This is a guest post from Vicky Stoakes, communications director at Red Setter.
‘Can you double our followers in a year?’
As a PR company, we’re used to focusing all our efforts on building our clients’ reputations and profiles. Putting time aside to build your own company profile feels akin to a builder deciding to build their own house first – it’s simply not a priority – but it should be because we know it works. A focus on social media – especially LinkedIn – can support new business, recruitment and most importantly, boost company morale.
So, last year we took our own advice and put a proactive social media plan in place. And yes, we did double our followers in a year. This is how we did it.
Strategise to win
It’s so obvious it almost goes without saying, but you need a plan. You wouldn’t skip the strategy stage for your clients, so why would you skip it for your company page?
We mapped out three clear goals – to attract new business; engage talent; and to grow followers from our target audiences (design and PR).
The right kind of posts
With clear goals and a target audience in mind, next steps are deciding what to post. As a PR agency, it’s easy to fall back on sharing client news and coverage, but it’s a limiting – and dull – approach to social media.
Instead, ask yourself, what do your audiences want to see? Often, you’ll find there are two answers. They want to see more of your team and company culture, and evidence of your company’s expertise. Feed these insights into your content plan.
Share the love
CEOs beware! Content creation shouldn’t fall exclusively on your shoulders – though we know from experience it often does for smaller organisations – but neither should responsibility rest solely with your social media, marketing, or comms lead. It’s important to create a culture where everyone, from top to bottom, has a voice and feel they have something to say.
But make it easy. As a PR agency, words are almost second nature to us, but busy people, no matter the industry, can need help. Alongside ideas gathering as a team, we have a guide to our content, with clarity on the purpose of each piece and where it’s likely to appear, and covering basics, like word count.
A culture of content
When we began our new LinkedIn approach only a handful of team members had proactively written any blog posts for us. By the end of the first year, with the new campaign firmly in place, over 80 per cent of the team had written posts (some of these appearing beyond the blog in media titles).
Of course, it’s a big deal to have team members write blogs outside of their normal day jobs, so we’ve dialled up the value of this internally. It’s now so embedded in our culture that people regularly come up with ideas and offer to contribute. The joy of this as a comms director is immense.
With a steady stream of content agreed and forthcoming across the team, we can post around once a week, sometimes more. And even better, 90% of our posts work across LinkedIn and Instagram.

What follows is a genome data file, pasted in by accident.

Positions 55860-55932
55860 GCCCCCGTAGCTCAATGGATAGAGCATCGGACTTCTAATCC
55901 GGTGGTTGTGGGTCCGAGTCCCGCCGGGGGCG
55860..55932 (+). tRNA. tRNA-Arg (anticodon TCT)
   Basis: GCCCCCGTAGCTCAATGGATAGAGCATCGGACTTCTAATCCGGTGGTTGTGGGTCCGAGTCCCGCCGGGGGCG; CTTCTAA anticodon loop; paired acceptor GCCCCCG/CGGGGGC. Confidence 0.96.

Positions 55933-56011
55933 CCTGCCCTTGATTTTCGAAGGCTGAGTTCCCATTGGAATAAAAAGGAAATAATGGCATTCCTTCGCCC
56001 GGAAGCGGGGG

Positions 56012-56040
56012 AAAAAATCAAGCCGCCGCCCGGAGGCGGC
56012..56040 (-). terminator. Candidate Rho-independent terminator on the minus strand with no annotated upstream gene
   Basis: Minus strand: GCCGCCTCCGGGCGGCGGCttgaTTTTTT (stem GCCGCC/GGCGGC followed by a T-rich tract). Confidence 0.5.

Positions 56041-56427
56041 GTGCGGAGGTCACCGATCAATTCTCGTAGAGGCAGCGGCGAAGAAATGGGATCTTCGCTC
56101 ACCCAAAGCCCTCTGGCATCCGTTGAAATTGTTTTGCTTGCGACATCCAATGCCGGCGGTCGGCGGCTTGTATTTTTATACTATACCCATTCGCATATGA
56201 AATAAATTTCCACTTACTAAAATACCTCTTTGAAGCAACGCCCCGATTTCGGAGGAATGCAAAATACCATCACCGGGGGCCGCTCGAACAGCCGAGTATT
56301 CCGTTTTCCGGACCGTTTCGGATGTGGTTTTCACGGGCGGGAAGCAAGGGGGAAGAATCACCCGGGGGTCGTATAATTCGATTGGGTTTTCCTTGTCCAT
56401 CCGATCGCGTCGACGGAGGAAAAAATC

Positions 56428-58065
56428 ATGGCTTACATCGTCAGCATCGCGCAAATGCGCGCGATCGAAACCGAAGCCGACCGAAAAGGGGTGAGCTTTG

Is the plan working?
The only way to know if your strategy is working is checking analytics – and bracing yourself to play the long game. Social success doesn’t happen overnight. It was a slow burn that really seemed to catch fire around the 10–12-month phase.
We regularly check our engagement, allowing us to know what resonates with our audiences and, just as importantly, what doesn’t (stopping anything that’s falling into the virtual void).
Using LinkedIn itself as a barometer is helpful: it suggests that 2% is good engagement and anything above is smashing it out of the park. With our average at 10%, we’ll take that.
Use the ‘secret sauce’
As the admin to a company page, you have access to a feature that allows you to invite your personal connections to follow your company page. Use it and do it wisely. Get your agency leaders involved.
By doing this, we noticed a snowball effect. We got our connections following us by asking. Then by posting content with relevant hashtags – never forget the hashtags! – we noticed a regular stream of new followers from our target audiences following us because they were interested in our content. Start with those you know, and others will find you.
Find the fun
Finally, have fun with it. Make people want to read your posts. Tell your company story, empower the team and enjoy the journey. Remember, there’s no shame in asking people to engage with your posts, so don’t forget to ask your own team and thank them when they do engage!
Interested in building your organisation’s social media profile? Check out how Tiny Tickers and The Wildlife Trusts amplified their campaigns and message using their social channels (in the absence of bit budgets) here.
For more from Red Setter, read this guest post from Alex Blyth on how to tackle the PR recruitment crisis by growing your team from the ground up.